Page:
Legislative Update - State Rankings
To get a better understanding of where we are doing well and where we may need to improve, it can help to see how we stack up to our competition.
For state policy makers, there’s a handy publication that comes out each year that gives us a good snapshot. Known simply as “State Rankings,” it brings together hundreds of 50-state comparisons in broad subjects ranging from education and the economy to agriculture and healthcare.
Most of the data is a year or two old, to ensure comparisons are valid nationwide, but that doesn’t diminish the trends in these statistics.
One area where Kentucky really shines is farming. That can be seen in the fact that, with about 75,000 of them, we have more than all but five other states. We’re just below California and above Ohio.
The size of those farms, however, is relatively small – at 169 acres each on average, we’re 40th in this measurement – and yet they pack a big punch when you consider that Kentucky’s farm income ranked 14th highest in 2017.
We are among the top 20 states in several major commodities. Our nearly 300 million chickens, for example, put us eighth, while we’re 14th in both corn and cattle, 15th in soybeans and 20th in hogs/pigs. Although horses and tobacco aren’t listed in this publication, it’s worth noting we’re among the nation’s leaders here, too.
One category that turns out to be a mixed bag for Kentucky is crime. On the plus side, we have the 16th lowest crime rate, which is better than every southern state bur Virginia. When you just look at violent crime, we drop even further to 46th, which makes us one of the safest states in the country. It’s a different story in Tennessee, which has the third-highest violent crime rate.
Another positive for Kentucky is that we’re not as targeted for identity theft. In Michigan, which leads the country, there are twice as many complaints per 100,000 people than here in the commonwealth.
The downside for Kentucky when it comes to criminal-justice matters is our high prison population, which is a reflection of the epidemic drug abuse that has unfortunately plagued us for years. A comparison of 2015 to 2016 shows that the number of state prisoners went up dramatically here while it went down nationwide. Only South Dakota had a faster-growing number.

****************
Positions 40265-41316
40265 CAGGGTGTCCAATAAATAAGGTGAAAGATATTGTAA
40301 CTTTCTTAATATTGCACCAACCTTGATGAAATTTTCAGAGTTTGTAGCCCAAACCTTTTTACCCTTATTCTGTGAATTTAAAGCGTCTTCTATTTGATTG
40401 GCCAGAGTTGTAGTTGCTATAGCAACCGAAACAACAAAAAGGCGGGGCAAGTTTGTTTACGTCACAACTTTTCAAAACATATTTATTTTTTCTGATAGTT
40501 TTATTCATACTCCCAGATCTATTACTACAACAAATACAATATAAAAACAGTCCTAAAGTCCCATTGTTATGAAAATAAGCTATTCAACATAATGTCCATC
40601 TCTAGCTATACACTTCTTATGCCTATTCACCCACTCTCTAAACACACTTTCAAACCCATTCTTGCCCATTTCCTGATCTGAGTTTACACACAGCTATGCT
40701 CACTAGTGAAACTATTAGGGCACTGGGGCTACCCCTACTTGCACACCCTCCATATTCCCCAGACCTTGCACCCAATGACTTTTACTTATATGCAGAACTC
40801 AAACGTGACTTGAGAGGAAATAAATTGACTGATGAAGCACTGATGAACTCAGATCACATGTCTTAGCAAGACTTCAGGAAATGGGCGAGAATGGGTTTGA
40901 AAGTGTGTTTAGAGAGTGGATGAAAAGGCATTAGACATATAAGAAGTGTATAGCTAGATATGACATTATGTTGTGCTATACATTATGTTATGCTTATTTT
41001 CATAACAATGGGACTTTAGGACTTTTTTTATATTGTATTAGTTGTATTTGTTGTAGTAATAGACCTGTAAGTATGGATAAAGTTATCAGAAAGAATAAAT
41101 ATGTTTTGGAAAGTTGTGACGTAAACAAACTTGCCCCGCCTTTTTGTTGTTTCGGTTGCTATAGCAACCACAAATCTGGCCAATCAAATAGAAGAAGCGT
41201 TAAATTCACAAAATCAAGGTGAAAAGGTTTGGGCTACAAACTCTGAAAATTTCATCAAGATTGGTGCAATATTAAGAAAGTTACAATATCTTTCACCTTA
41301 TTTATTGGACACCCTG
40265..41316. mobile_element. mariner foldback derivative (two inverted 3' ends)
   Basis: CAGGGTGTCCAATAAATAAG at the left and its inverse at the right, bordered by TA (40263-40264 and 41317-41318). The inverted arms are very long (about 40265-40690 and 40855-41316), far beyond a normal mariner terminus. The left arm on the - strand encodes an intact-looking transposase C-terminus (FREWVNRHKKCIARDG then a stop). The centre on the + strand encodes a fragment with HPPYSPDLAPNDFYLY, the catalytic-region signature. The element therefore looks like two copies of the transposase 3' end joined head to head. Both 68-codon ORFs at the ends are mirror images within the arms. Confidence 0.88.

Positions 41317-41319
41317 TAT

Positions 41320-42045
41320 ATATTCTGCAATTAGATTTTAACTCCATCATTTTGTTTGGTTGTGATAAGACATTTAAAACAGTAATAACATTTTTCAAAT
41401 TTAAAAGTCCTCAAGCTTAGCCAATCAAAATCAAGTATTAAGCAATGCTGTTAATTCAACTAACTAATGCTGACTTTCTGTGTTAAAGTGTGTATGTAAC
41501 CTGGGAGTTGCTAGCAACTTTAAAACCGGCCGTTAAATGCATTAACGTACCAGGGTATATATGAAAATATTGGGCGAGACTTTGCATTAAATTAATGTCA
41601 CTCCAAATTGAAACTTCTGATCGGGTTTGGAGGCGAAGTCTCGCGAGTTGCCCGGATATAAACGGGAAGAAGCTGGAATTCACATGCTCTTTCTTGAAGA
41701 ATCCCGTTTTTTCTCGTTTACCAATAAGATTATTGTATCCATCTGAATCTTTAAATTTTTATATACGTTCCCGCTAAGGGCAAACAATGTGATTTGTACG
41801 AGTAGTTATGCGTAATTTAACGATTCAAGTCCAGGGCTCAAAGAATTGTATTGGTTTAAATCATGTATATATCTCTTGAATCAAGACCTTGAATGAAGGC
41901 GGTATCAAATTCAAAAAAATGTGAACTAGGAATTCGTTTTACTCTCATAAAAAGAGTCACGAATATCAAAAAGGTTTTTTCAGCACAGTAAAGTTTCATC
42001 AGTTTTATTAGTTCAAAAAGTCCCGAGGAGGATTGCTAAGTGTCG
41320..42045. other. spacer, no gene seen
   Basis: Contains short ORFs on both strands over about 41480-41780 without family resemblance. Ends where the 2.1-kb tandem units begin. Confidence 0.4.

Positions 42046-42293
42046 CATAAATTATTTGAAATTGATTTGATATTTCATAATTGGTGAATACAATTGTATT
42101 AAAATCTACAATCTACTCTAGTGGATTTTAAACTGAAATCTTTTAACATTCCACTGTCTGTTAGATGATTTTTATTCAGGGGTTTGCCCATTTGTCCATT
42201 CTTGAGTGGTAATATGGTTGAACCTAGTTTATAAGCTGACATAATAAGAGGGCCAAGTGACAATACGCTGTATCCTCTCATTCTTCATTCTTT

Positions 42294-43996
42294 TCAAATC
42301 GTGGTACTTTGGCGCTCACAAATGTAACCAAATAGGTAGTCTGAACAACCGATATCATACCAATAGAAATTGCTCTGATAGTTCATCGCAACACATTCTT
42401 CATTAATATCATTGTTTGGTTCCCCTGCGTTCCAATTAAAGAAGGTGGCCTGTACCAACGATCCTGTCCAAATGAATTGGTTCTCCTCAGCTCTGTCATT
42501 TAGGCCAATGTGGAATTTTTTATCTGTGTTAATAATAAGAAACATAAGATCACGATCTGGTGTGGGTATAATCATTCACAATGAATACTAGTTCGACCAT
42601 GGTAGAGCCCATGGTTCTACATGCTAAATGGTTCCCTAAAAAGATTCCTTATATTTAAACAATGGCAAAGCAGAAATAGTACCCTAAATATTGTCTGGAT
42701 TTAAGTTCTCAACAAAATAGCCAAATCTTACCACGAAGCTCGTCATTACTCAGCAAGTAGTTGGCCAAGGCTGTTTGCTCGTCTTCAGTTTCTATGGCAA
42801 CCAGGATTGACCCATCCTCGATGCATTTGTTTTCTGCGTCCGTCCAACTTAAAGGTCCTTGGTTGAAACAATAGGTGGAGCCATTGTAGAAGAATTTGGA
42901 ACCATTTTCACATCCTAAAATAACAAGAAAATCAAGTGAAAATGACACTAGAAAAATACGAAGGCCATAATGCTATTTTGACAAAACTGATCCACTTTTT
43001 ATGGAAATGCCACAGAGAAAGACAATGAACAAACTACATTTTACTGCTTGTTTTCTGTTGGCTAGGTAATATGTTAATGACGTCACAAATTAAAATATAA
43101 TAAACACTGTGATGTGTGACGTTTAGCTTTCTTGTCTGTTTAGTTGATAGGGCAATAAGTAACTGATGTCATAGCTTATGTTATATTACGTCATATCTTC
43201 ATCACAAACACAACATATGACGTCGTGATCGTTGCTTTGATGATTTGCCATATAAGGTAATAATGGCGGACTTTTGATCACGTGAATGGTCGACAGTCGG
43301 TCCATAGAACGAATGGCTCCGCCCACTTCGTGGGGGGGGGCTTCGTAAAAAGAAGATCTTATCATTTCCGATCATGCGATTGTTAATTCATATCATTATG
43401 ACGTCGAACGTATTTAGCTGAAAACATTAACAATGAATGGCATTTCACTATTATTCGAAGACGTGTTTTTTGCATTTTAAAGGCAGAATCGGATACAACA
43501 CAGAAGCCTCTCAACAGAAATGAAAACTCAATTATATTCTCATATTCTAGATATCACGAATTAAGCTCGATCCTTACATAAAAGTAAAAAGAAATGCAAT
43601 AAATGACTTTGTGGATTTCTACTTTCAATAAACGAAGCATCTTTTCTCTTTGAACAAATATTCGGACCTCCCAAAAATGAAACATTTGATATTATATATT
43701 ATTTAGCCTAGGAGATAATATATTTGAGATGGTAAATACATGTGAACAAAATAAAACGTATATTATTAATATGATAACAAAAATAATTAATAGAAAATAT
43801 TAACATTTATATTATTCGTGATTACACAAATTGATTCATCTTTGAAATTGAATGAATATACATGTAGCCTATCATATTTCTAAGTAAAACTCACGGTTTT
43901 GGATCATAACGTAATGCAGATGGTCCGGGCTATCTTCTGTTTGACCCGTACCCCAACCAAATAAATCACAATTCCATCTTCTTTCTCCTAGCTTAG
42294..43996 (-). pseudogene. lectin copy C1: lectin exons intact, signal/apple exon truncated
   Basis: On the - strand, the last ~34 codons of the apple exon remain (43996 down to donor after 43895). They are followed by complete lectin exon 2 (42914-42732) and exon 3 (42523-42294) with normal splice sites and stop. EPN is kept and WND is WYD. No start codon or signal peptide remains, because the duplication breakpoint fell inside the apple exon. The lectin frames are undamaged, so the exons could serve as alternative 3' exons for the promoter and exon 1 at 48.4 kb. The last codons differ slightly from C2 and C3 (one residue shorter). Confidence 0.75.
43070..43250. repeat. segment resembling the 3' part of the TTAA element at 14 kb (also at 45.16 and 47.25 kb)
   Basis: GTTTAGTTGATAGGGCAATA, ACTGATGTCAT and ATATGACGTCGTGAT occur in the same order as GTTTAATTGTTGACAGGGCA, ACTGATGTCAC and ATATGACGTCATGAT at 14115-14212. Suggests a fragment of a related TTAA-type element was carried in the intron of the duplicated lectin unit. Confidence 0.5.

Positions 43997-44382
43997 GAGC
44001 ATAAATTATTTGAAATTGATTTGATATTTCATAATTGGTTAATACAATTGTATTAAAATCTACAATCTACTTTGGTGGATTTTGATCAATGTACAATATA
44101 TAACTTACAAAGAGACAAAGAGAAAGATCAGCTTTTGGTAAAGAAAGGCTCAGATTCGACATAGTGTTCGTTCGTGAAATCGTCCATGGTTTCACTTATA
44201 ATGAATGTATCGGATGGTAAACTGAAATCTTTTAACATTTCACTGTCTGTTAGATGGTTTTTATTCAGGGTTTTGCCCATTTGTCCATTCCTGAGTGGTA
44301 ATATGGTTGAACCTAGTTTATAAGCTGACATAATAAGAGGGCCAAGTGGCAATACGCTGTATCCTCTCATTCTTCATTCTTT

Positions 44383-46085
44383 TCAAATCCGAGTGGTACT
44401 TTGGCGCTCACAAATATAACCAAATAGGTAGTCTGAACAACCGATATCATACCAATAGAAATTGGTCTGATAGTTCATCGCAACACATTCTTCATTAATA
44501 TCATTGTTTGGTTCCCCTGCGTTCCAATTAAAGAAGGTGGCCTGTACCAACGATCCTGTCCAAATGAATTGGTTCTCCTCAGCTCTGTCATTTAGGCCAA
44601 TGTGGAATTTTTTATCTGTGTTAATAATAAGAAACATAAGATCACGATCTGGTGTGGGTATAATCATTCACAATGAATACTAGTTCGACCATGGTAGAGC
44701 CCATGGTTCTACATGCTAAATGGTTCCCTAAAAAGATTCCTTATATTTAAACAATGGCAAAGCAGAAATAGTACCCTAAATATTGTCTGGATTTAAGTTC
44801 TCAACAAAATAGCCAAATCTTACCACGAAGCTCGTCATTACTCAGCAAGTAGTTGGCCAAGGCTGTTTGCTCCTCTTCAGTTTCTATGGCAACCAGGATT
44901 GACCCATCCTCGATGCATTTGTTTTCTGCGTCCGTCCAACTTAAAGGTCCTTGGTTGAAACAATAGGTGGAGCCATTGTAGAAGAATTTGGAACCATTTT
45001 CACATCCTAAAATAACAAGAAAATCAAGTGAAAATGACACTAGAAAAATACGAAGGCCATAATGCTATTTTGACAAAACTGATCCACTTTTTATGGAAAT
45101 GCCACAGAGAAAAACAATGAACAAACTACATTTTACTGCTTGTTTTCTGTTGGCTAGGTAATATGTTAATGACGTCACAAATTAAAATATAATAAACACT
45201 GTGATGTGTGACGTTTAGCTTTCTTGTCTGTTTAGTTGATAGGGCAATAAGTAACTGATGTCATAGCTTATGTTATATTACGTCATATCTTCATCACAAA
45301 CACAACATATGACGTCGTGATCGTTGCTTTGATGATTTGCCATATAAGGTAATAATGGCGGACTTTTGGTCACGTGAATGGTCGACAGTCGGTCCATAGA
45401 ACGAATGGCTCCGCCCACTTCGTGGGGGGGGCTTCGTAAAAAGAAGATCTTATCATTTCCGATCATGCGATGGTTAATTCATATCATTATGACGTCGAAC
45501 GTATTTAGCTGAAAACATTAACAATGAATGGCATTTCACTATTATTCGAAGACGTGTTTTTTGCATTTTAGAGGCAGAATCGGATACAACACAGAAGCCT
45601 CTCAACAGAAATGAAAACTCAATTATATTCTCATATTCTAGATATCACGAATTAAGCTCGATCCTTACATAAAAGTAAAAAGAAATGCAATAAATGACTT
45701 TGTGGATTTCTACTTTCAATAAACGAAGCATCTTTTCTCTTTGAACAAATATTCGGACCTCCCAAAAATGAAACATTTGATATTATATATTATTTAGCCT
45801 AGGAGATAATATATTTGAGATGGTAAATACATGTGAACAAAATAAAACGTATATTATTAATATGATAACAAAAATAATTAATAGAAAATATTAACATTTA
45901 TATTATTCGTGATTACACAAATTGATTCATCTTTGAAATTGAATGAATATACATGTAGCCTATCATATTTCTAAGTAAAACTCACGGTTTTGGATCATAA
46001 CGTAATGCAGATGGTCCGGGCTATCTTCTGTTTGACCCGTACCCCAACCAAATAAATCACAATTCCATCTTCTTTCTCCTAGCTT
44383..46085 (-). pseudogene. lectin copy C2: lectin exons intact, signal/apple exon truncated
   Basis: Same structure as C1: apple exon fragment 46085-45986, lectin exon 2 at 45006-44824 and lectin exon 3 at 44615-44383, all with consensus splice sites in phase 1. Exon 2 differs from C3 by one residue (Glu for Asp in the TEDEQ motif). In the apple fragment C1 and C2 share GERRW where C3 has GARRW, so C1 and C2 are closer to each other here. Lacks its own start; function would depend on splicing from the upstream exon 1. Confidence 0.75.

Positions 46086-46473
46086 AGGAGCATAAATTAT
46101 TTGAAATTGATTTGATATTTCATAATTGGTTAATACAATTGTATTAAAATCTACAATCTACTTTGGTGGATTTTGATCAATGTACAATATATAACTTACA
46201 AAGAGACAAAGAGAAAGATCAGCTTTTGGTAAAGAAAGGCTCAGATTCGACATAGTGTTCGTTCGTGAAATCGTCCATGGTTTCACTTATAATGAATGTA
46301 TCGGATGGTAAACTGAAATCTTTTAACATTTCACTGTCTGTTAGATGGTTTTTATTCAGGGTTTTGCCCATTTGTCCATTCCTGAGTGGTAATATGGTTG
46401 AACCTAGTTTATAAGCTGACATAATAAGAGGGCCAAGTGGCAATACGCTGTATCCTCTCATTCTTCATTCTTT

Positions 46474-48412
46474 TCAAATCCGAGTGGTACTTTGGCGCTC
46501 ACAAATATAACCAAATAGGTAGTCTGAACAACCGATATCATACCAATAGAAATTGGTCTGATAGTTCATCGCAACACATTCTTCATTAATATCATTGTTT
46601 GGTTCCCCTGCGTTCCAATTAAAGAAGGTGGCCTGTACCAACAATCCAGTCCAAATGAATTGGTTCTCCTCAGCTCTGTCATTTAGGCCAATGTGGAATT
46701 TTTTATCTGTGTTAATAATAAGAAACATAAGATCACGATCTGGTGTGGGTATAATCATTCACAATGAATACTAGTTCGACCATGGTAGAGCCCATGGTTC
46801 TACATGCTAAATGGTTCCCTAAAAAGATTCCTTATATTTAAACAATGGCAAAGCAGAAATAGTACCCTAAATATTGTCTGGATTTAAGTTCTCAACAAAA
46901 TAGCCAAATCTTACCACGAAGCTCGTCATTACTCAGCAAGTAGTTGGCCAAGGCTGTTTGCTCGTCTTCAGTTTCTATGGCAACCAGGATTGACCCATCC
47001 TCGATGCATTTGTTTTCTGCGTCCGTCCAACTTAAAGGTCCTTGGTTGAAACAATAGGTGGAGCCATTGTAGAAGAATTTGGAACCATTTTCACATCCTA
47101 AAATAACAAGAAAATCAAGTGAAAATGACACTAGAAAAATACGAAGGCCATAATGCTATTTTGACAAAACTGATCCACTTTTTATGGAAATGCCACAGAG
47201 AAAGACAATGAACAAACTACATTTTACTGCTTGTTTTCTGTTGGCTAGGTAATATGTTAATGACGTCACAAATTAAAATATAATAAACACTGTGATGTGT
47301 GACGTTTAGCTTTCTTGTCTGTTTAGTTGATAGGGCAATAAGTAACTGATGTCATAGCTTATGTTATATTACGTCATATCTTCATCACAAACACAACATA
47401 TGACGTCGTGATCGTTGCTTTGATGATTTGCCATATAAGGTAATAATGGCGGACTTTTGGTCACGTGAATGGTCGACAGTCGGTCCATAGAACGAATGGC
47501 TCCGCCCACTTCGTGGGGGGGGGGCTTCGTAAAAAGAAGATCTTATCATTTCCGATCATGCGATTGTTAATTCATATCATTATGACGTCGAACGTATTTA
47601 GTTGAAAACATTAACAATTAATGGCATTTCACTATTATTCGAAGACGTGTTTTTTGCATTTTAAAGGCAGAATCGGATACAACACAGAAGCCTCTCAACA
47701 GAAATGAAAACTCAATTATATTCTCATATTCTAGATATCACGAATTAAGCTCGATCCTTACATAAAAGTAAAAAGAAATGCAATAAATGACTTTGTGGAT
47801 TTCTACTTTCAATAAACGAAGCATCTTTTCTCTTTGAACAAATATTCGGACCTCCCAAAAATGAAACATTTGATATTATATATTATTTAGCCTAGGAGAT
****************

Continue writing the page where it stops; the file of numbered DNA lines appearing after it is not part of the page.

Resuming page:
The General Assembly has enacted several criminal-justice reforms over the years to try to slow this growth while maintaining public safety, but this is an area where more work is needed.
Here are some of the other broad highlights in the “State Rankings” publication:
We rank 11th among the states in the number of military personnel stationed here, which isn’t a surprise given the presence of Fort Knox and Fort Campbell.We exported more goods per-person than all but four other states in 2017 and were sixth-best last year in the percentage of employees working in manufacturing.Our fourth graders are top 25 in reading and math, while eighth graders are in the low- to mid-30s.We have 11,700 doctors, putting us in the middle among the states; but we’re among the top 20 states when measuring the rate of nurses and dentists among 100,000 people.We have high marriage and divorce rates among men and women alike, landing us in the top 10 for both genders in both categories.
Some of the rankings are beyond our control but are interesting, nonetheless. Consider that nearly three-fourths of Kentuckians are native to the commonwealth, tying us with Texas at 14th highest; and we have 113 people living in each square mile on average. That’s about a tenth of the population density you’ll find in New Jersey.
We’re the 17th warmest state and 36th when measuring the percentage of sunny days over the year.
While rankings alone don’t tell Kentucky’s full story, these statistics do illuminate quite a bit. For policymakers, they’re an especially important tool as we look to make the commonwealth an even better place to live and work.
If you have any questions or comments about this, or anything else affecting Kentucky, just let me know. My email address firstname.lastname@example.org, and you can leave a message for me or any legislator by calling the General Assembly’s toll-free message line at 800-372-7181. For those with a hearing impairment, the number is 800-896-0305.
Thanks for all you do and holler anytime.